September 23, 2004
Vol. 24 No. 1

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    Calendar Highlights

    Sheng Qi, Memories (Me), 2000

    Smart Museum of Art
    “Between Past and Future: New Photography and Video from China”
    Saturday, Oct. 2 through Sunday, Jan. 16, 2005
    10 a.m.-4 p.m. Tuesday, Wednesday and Friday; 10 a.m.-8 p.m. Thursday; and 11 a.m.-5 p.m. Saturday-Sunday.
    5550 S. Greenwood Ave. 702-0200. http://smartmuseum.uchicago.edu. Free.

    Presented jointly at the Smart Museum and the Museum of Contemporary Art, Chicago, this exhibition offers the first comprehensive look at the innovative photo and video art produced since the mid-1990s in China. With 130 works by 60 Chinese artists, many of whom will be exhibiting for the first time in the United States, the exhibition reflects the enthusiastic use of media-based art by younger Chinese artists. Their ambitious and often experimental work responds to the unprecedented changes now taking place in China’s economy, society and culture. The Smart Museum will exhibit two sections–“History and Memory,” which explores the contemporary legacy of China’s past, and “Reimagining the Body,” which examines the ways the human body can serve as a metaphor for China’s culture and history. There will be an opening reception at the Smart Museum from 6 to 10 p.m. Thursday, Sept. 30, featuring exhibition tours. On opening weekend, Oct. 2 and Oct. 3, free buses running from the Smart Museum to the MCA (220 E. Chicago Ave.) will depart every hour on the hour, from 11 a.m. to 4 p.m. Buses will return to the Smart Museum from the MCA every hour, from 10:30 a.m. to 3:30 p.m.

    Yang Fudong, Liu Lan, 2003

    The Renaissance Society
    “Yang Fudong: 5 Films”
    Through Sunday, Oct. 24
    10 a.m.-5 p.m. Tuesday-Friday and noon-5 p.m. Saturday-Sunday.
    Room 418, Cobb Hall, 5811 S. Ellis Ave. 702-8670. http://www.renaissancesociety.org. Free.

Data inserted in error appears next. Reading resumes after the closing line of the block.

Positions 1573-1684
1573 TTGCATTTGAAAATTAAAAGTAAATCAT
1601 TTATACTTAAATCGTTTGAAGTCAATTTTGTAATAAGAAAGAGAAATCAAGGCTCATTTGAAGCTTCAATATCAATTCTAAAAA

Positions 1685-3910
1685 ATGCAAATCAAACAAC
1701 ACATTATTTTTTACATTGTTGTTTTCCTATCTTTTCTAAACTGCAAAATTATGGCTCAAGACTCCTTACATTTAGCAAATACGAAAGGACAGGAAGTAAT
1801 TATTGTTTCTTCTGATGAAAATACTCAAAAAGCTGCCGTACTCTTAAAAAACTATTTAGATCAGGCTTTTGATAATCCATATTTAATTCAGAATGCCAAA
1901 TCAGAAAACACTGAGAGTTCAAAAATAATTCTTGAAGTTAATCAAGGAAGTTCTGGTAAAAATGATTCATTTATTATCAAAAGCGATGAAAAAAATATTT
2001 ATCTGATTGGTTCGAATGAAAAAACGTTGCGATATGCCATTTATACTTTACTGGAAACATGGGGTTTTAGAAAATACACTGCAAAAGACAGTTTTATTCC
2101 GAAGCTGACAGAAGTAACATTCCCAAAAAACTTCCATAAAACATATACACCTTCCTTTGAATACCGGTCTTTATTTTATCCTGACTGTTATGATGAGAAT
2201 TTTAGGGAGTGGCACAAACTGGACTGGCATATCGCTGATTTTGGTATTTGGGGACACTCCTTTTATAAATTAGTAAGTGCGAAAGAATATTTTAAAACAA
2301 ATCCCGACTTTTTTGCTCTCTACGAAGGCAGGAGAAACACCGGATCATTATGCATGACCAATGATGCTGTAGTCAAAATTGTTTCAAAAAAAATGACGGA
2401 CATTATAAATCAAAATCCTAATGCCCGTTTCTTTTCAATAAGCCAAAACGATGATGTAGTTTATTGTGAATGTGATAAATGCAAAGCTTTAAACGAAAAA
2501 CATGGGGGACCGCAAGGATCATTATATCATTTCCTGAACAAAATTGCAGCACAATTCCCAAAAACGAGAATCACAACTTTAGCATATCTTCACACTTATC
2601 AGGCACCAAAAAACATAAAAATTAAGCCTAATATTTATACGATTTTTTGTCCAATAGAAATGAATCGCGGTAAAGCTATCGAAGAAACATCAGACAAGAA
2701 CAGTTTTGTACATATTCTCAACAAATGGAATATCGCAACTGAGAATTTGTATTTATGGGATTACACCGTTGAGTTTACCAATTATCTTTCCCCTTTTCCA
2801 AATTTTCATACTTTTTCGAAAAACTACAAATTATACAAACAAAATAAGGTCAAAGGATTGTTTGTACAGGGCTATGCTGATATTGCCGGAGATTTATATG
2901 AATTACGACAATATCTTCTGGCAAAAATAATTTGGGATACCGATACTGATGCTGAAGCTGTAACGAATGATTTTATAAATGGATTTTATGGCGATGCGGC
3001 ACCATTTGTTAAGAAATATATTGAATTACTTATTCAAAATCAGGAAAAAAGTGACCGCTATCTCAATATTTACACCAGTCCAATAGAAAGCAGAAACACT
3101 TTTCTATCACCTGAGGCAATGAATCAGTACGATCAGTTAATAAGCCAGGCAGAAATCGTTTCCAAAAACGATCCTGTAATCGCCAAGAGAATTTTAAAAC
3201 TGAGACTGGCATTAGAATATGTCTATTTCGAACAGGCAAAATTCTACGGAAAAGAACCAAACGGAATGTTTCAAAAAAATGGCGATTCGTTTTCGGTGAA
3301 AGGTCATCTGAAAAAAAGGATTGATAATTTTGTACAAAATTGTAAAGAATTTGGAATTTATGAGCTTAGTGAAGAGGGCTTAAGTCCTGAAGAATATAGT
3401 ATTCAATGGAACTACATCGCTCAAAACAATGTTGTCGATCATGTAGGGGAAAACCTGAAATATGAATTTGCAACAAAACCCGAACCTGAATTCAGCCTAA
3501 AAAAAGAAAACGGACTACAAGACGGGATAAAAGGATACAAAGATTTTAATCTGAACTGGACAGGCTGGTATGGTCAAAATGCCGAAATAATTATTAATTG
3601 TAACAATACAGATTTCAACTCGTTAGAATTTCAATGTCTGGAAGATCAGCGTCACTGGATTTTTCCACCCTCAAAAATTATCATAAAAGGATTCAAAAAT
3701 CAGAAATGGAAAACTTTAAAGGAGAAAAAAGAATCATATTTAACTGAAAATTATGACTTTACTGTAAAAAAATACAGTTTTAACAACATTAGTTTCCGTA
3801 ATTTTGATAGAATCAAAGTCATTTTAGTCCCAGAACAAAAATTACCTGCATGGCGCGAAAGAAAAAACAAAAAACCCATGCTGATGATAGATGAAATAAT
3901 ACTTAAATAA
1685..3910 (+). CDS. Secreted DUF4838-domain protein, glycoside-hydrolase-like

Born in Beijing in 1971, filmmaker Yang Fudong has created what have been called some of the most staggeringly beautiful works of independent cinema to come out of China. This exhibition will feature an overview of his past works along with the premiere of his new film, Part II of Seven Chinese Intellectuals. The film adapts traditional Chinese stories known as “The Seven Sages of the Bamboo Grove.” One section follows seven sages through a Shanghai apartment complex, and another follows them through a lush mountain environment. In addition, the exhibition will display Liu Lan, an unrequited love story, Backyard: Hey! Sun is Rising, about military rituals, and An Estranged Paradise, which expresses “the fear of happiness.”


    Workshop on Race and Religion at the University of Chicago
    Inaugural Lecture by James Cone
    7:30 p.m. Tuesday, Oct. 5
    Mandel Hall, 1131 E. 57th St. 834-9777. Free.

    James Cone, the Charles A. Briggs Distinguished Professor of Systematic Theology at Union Theological Seminary in New York City, will deliver the inaugural lecture of the University’s Workshop on Race and Religion. Cone’s black theology of liberation revolutionized theology with its searing indictment of white theology and society. Cone has radically reappraised Christianity from the perspective of African Americans.

    An illustration of particle collision at very high energy

    Enrico Fermi Institute
    60th Annual Arthur Holly Compton Lectures
    11 a.m.-noon Saturdays, Oct. 2 through Dec. 4
    Room 106, Kersten Physics Teaching Center, 5720 S. Ellis Ave. 702-7823. Free.

    Ambreesh Gupta, a Research Scientist in the Enrico Fermi Institute, will discuss how mass has played a pivotal role in physics since Newton discovered the laws of motion in the Compton Lecture Series. Scientists today use a description of the fundamental building blocks of nature called the standard model of particle physics to guide their research. Missing from this description is the experimental confirmation of its prediction related to the origin of mass. One of the largest experimental endeavors ever undertaken is now in progress to understand this mystery, Gupta said. Named for Compton, a University physicist and a Nobel laureate, the lectures are intended to make science accessible to a general audience and to convey the excitement of new discoveries in the physical sciences.